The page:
The TxABA Speaker Series consists of several webinars offered throughout the year. The TxABA Program Committee is developing the speaker series based on a member survey. The goal is to provide continuing education opportunities to TxABA Members beyond the annual conference with topics that complement the annual conference.
Speaker series registration and CEUs are FREE for TxABA Members. Non-Members may purchase registration that includes any available CEUs. Registration for webinars will open about 4 weeks prior to the webinar. TxABA will be updating this webpage as we confirm dates with presenters.
To register for webinars please (1) login to your TxABA account then (2) select Purchase Registration, Membership, and CEUs on the TxABA homepage or select Register on the top menu. (3) Select the webinar (it will only show up as free if your membership is current; it is organized under events on the Registration and Purchasing page), check box for terms and conditions, then select Submit. (4) Non-Members should select *Pay with Card to purchase the webinar and Members should select the Submit button on the view cart page. Everyone registered will receive an email confirmation that they are registered for the webinar.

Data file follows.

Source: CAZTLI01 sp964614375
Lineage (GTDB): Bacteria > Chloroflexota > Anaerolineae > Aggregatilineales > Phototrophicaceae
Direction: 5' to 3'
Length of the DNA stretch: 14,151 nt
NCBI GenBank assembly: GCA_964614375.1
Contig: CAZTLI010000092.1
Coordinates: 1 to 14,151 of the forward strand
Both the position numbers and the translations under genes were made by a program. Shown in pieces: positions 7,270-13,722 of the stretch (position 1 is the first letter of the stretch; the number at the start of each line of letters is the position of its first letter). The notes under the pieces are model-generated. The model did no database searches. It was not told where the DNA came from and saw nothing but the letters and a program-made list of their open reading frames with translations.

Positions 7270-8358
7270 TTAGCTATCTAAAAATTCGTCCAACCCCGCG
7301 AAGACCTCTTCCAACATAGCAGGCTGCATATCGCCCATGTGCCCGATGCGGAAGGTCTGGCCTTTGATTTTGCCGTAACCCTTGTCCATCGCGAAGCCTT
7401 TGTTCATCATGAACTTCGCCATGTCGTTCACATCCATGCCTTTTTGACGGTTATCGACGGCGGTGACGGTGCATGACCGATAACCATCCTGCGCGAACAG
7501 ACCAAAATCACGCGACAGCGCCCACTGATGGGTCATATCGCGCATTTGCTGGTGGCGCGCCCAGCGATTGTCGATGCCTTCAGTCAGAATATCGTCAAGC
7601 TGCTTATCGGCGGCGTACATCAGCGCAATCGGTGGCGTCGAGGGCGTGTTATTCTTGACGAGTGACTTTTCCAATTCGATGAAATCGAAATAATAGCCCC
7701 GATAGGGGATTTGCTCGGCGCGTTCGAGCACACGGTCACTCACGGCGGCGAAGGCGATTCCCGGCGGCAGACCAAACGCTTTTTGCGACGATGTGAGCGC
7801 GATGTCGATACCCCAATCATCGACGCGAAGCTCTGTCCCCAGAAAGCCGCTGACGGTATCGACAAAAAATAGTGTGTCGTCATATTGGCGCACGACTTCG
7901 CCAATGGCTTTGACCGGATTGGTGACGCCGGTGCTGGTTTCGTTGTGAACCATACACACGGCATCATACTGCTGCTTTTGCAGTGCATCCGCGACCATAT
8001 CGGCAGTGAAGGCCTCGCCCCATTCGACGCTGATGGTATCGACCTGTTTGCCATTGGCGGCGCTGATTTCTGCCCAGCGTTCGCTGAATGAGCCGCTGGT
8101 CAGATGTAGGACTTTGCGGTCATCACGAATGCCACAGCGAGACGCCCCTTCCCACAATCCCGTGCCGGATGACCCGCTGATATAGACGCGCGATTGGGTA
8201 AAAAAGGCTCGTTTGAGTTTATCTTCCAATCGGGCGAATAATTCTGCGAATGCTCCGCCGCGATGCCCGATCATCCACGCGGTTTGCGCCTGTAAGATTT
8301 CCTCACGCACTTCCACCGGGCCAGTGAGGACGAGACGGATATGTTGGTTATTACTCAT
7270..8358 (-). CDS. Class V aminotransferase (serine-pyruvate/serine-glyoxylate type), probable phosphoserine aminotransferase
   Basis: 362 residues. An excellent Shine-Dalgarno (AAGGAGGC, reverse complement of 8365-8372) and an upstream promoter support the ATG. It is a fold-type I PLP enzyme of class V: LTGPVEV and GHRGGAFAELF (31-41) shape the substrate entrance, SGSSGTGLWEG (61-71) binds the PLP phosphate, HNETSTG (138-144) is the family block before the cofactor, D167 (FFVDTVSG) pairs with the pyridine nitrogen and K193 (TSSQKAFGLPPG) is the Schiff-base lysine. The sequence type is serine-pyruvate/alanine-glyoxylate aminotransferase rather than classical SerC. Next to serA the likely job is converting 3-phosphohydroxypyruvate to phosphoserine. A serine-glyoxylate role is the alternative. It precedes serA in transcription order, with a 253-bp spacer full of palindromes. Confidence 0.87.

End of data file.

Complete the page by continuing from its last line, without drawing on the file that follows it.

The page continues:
* Please note that with the updated system you cannot pay from your profile, the invoice will not be created until payment is made by card, the pay by check option is selected, or for TxABA Members select Submit on the view cart page. If you leave an item in your cart without paying, please return to your cart page via the register page or view the cart button on your profile.
Melissa Collier-Meek, Ph.D., BCBA
Mel Collier-Meek is an Associate Professor of School Psychology at Teachers College, Columbia University. She conducts applied research on the assessment and promotion of sustained practices. Committed to dissemination, she has published and presented widely. In addition, she consults with schools to support educators, school teams, and administrators to facilitate sustained, effective practices that improve student outcomes. She received the Lightner Witmer Award from the American Psychological Association for early career scholarship related to sustaining practices. She serves as an Associate Editor for School Psychology and provides reviews to leading education journals, for which she has been twice honored as a reviewer of the year.
Lisa Sanetti, Ph.D., BCBA-D
University of Connecticut